- TOP PLAYERSOffensePABLO S. TORRE | August 20, 2012
- TAMPA BAY buccaneersENEMY lines WHAT A RIVAL COACH SAYSJune 28, 2012
- Faces in the CrowdJune 11, 2001
And so ends another banner climbing season at the world's highest graveyard, Mount Everest.
Hundreds of climbers left a fresh trash heap of empty oxygen bottles, miles of rope and, oh, yeah, 11 stunned-face corpses, making the earth's tallest peak look like some macabre wedding cake.
Over there, in a cave, is David Sharp. Some 40 climbers reportedly passed the 34-year-old British schoolteacher as they made their way to the top, and only one party tried to help. You talk about Cold Mountain.
Maybe this is what Sharp gets for lying to his mother. He'd told her not to worry. "You are never alone on Everest," he said before he left. "There are climbers everywhere." In a way, he was right. He won't be alone. Sharing that cave with him is a corpse from 1997.
Those 40 climbers disgust Ed Viesturs, an American climber who has summited Everest six times. "How can they sleep at night?" he says. "How can they live with the thought, I made it to the summit, but I didn't do anything to help this guy who was dying?"
Here's how: Many of them are not true mountaineers. They're trophy hunters. Mountaineers revere the whole mountain. Trophy hunters just want the picture at the top. They spend up to $100,000 each to be guided to the summit, another checkmark on their to-do list of life, right behind Run with the bulls and Play Augusta. You think they're going to spend all this money and time and not make it all the way? Over your dead body.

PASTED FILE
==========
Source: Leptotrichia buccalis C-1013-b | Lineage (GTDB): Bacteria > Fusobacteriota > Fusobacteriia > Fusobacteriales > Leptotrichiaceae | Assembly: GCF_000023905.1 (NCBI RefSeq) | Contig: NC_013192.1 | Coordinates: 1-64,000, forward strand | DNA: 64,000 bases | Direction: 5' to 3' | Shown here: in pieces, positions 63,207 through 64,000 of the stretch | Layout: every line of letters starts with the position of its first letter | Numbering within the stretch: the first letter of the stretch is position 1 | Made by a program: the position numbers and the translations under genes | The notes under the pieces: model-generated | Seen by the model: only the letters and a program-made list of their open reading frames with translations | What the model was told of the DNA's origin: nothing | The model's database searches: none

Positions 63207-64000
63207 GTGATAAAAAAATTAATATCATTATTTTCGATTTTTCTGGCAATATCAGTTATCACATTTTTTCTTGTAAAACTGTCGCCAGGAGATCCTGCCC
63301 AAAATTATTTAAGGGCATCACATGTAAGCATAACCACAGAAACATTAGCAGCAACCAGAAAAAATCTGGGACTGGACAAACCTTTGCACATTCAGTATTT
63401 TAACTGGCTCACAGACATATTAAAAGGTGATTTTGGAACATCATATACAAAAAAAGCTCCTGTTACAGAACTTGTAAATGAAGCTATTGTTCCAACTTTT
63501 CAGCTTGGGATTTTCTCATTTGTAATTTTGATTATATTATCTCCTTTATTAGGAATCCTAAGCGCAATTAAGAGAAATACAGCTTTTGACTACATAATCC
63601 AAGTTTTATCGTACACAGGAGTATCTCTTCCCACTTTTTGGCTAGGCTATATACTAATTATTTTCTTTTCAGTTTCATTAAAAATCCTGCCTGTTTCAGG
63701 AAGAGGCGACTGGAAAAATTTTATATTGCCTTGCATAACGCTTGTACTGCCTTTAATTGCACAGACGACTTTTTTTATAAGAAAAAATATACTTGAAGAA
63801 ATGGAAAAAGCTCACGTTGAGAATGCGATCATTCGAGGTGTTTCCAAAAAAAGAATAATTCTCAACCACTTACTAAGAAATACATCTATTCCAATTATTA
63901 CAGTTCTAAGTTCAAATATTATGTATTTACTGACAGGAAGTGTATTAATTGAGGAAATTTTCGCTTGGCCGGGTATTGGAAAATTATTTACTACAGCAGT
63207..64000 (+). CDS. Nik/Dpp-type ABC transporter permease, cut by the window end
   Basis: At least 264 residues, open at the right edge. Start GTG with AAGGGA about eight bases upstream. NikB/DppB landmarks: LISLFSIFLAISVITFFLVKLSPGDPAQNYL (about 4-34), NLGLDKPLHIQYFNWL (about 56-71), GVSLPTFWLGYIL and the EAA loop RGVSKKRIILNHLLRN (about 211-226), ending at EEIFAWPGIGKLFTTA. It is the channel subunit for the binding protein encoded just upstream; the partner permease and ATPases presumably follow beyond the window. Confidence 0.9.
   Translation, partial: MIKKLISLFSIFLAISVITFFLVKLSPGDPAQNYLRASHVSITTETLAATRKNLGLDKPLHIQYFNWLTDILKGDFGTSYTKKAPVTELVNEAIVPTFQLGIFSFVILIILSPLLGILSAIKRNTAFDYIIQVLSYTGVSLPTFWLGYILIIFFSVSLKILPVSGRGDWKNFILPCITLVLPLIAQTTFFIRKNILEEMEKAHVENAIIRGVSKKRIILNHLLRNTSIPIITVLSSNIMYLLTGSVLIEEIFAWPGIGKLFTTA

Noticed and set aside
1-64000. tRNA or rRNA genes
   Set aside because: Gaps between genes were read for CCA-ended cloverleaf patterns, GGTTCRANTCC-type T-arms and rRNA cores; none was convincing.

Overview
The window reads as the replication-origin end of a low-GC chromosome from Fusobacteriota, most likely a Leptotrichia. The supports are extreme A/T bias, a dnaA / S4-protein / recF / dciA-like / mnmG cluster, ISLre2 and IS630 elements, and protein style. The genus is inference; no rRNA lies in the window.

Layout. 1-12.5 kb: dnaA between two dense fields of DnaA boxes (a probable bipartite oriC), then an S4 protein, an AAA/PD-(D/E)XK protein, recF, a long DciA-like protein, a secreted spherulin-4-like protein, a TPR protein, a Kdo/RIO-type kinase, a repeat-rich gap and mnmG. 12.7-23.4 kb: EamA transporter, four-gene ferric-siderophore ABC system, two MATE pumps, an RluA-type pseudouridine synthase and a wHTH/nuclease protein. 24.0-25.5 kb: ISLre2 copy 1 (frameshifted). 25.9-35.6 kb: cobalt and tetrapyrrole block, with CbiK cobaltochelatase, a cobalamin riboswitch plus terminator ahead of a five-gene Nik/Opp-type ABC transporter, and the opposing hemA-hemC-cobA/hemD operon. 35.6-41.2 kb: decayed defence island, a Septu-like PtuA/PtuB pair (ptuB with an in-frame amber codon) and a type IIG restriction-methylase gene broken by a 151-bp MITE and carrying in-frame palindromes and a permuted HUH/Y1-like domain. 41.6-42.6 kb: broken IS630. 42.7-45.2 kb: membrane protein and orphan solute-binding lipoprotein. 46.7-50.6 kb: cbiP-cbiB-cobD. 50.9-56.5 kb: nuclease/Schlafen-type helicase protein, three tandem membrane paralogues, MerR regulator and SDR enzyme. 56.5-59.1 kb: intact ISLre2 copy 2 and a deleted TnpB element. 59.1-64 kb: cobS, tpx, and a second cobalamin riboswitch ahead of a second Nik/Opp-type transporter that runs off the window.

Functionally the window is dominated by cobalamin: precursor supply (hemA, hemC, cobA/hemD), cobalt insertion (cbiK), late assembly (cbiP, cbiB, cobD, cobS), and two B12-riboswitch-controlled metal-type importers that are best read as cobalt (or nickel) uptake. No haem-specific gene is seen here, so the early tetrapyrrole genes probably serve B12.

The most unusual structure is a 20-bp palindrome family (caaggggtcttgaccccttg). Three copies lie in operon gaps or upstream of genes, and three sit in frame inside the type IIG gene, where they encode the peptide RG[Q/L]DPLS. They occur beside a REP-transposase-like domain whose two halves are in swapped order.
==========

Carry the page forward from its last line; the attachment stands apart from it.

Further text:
Even the first man to reach the top of Everest, Sir Edmund Hillary, 86, was aghast. "It was wrong, if there was a man suffering altitude problems and huddled under a rock, just to lift your hat, say 'Good morning' and pass on by," he told New Zealand AP.
"That mountain became a circus years ago," legendary Spanish climber Juanito Oiarzabal told reporters. "And it's getting worse."
Do you realize that there can be a wait of an hour or more to climb the ladder at the Second Step, a rock wall at 28,230 feet? Everest used to be the last frontier--pristine and foreboding. Now it's the Des Moines DMV. Come to think of it, climbing Everest used to be the pinnacle of human achievement, a rare feat. Now it's like making the white pages. More than 2,500 people have made it up and back. (More than 200 have died trying.) And yet they still come, all wanting a slice of her to pin on their chests.
This year, we had folks trying to be the youngest up, oldest, first British married couple and first Playboy cover model. What, no redheaded Amish twins? Some Spaniards planned to leave an essay on Don Quixote at the top. One Swede died when he tried to ski down Everest's North Face.